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Inside the Broker - Investors cautious ahead of Jackson Hole


Inside the Broker

Investors cautious ahead of Jackson Hole

At the beginning of last week both the Dow Jones Industrial Average and the S&P 500 hit fresh record highs. Both indices had been rangebound for the latter half of July and early August. But they managed to break above resistance in a move which saw the S&P push above 4,480 while the Dow topped 35,600. Then the bullish run suddenly ran out of tarmac as both indices fell around 3% between the market close on Monday and Thursday morning. Most of the blame for the losses was put on the release of minutes from July’s US Federal Reserve monetary policy meeting. The minutes indicated that most members of the Federal Open Market Committee (FOMC) wanted to start winding down the $120 billion bond purchase programme before the end of this year. But the sell-off in global equities began well before the release of the Fed minutes. Last Monday China released weaker-than-expected numbers on Retail Sales, Fixed Asset Investment, and Industrial Production. This helped to undermine positive sentiment as investors worried that an earlier rise in Chinese coronavirus cases were showing up in the data and slowing the pace of economic recovery.

Improving US payrolls

As for US, the latest Non-Farm Payroll (NFP) update at the beginning of this month had already raised expectations that the Federal Reserve may soon want to taper its bond purchase programme. July’s NFP report showed an increase of 943,000 jobs which was well above the consensus estimate of 870,000. Additionally, the prior reading was revised up to 938,000 from 850,000. Overall, this was a big step toward the Federal Reserve’s goal of “substantial” economic progress. But there’s still a shortage of around 5.5 million jobs from the pre-pandemic days. So, while the payroll numbers are going in the right direction, the Federal Reserve can still point to this shortfall as an excuse for taking things slowly when it comes to winding down its stimulus package.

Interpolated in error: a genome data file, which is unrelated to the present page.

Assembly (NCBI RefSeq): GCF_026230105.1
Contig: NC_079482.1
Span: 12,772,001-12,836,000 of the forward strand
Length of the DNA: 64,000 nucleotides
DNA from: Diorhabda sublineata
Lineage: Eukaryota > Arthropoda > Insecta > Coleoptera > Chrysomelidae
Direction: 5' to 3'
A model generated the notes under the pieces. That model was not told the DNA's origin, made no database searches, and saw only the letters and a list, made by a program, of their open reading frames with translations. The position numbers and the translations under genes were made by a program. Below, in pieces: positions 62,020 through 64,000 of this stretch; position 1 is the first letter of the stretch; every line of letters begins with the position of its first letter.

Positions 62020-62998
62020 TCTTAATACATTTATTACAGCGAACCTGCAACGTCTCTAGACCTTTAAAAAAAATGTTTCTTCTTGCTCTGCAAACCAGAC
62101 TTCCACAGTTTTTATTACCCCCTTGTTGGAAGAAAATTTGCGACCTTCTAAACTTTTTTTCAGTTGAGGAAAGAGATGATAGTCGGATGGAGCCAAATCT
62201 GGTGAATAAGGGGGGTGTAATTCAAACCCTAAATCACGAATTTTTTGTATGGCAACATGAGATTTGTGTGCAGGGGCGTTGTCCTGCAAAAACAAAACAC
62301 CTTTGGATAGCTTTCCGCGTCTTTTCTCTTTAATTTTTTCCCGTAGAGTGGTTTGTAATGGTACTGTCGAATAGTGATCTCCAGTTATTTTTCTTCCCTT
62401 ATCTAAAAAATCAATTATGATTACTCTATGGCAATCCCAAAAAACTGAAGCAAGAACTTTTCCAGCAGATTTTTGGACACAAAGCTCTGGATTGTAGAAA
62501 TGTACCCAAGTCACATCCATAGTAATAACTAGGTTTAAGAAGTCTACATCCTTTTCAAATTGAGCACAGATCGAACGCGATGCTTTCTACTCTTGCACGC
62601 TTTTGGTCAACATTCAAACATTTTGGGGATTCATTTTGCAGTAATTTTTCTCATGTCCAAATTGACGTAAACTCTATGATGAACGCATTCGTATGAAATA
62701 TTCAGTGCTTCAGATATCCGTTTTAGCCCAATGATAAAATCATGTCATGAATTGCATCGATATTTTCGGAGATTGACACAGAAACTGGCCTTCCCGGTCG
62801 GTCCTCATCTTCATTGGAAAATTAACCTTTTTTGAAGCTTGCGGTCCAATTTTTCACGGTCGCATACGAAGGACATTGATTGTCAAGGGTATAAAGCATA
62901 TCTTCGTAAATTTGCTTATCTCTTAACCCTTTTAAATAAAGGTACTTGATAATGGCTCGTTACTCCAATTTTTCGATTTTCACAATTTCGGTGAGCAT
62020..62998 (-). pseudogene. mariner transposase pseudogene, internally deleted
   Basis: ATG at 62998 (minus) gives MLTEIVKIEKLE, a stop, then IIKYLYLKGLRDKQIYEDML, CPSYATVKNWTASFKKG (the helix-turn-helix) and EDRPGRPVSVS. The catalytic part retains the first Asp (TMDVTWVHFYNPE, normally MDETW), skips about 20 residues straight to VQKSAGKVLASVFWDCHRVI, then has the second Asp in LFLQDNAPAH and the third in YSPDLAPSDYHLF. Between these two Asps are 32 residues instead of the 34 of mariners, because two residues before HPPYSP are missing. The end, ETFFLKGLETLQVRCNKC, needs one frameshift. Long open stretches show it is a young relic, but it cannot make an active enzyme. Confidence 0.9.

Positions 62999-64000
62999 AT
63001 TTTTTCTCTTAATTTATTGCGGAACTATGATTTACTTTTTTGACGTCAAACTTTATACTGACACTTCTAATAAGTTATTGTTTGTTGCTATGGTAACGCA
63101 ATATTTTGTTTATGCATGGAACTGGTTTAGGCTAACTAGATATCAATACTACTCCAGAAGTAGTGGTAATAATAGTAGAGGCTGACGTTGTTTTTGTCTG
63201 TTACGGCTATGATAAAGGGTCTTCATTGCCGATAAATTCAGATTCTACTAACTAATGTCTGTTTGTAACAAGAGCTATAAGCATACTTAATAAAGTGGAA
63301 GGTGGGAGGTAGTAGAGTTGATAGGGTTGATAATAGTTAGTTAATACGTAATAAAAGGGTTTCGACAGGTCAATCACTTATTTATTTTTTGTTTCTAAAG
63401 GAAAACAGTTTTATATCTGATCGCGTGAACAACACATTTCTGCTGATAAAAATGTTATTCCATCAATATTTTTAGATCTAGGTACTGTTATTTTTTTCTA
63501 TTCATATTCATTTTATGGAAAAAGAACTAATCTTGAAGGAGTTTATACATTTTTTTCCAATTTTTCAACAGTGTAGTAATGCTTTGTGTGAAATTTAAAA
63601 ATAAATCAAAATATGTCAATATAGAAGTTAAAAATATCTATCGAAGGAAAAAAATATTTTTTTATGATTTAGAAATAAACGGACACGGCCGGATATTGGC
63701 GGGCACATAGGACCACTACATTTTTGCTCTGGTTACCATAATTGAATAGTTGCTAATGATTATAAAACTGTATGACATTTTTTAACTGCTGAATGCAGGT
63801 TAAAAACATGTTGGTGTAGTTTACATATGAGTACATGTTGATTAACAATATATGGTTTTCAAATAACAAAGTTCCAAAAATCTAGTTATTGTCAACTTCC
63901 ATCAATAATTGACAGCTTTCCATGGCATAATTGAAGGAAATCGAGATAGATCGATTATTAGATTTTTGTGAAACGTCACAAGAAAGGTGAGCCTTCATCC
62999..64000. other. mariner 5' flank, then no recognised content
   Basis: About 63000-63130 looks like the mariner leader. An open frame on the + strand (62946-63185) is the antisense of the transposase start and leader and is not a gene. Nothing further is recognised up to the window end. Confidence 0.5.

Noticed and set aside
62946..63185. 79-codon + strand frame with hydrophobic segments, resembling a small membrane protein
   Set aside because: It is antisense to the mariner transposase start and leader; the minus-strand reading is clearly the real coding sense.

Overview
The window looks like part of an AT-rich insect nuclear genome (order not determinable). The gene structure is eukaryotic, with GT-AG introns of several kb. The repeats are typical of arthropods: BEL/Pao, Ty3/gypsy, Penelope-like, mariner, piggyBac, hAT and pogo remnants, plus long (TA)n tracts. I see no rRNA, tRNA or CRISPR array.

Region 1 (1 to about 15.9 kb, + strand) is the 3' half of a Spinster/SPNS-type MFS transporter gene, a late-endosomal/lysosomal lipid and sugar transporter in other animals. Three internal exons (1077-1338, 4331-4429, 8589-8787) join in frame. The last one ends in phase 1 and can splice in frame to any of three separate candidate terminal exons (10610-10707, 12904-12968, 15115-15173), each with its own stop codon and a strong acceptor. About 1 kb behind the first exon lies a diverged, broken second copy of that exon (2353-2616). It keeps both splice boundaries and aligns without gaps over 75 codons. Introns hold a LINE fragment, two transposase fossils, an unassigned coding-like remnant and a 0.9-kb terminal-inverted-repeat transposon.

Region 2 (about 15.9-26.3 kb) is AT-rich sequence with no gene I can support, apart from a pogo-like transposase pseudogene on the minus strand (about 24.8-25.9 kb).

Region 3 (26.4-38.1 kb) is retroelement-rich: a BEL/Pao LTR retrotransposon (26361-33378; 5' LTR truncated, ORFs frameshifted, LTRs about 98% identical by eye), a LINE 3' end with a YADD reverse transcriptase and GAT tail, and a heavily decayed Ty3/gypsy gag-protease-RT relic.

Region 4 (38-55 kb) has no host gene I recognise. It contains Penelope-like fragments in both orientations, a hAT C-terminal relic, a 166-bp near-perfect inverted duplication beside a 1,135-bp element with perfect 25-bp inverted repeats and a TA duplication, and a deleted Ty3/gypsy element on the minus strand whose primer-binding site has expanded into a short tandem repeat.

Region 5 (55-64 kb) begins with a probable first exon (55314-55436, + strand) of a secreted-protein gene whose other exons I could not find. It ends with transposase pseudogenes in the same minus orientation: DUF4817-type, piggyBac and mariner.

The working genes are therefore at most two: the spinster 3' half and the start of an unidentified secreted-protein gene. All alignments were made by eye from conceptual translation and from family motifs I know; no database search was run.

No surprise

All in all, the FOMC’s comments on tapering this year shouldn’t have been a surprise to anyone. Plenty of Federal Reserve members have recently expressed the opinion that tapering should soon get underway. It’s also worth pointing out that tapering would not necessarily mean an imminent increase in interest rates. Bear in mind, the last time the Federal Reserve reduced its balance sheet, US stock indices rose steadily. It was only when the Fed concurrently, and aggressively, raised rates did investors respond by dumping stocks. The S&P fell 20% in the last quarter of 2018, in a move which effectively forced Fed Chair Jerome Powell to halt further stimulus reductions. It would be something of a surprise for the US central bank to make the same mistake this time round.

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Timing the taper

The big question now is when the Federal Reserve will announce its timetable for winding down its bond purchases. The next FOMC monetary policy meeting takes place on 21st – 22nd September, and this would appear to be the best opportunity. But this week we have the Jackson Hole Economic Symposium where Mr Powell will deliver the keynote speech on Friday. While it’s unlikely that he will be explicit in explaining what the Federal Reserve is planning, it’s quite likely that he will prepare investors by confirming that tapering is imminent. Before then, the US Durable Goods report comes out on Wednesday while we get an update on second quarter US GDP on Thursday. On Friday, not only will we hear from Jerome Powell, but we’ll also get the latest update on the Federal Reserve’s preferred in inflation measure, Core PCE. Hopefully this may help to clarify the contradictory messages from the recently released CPI and PPI data.

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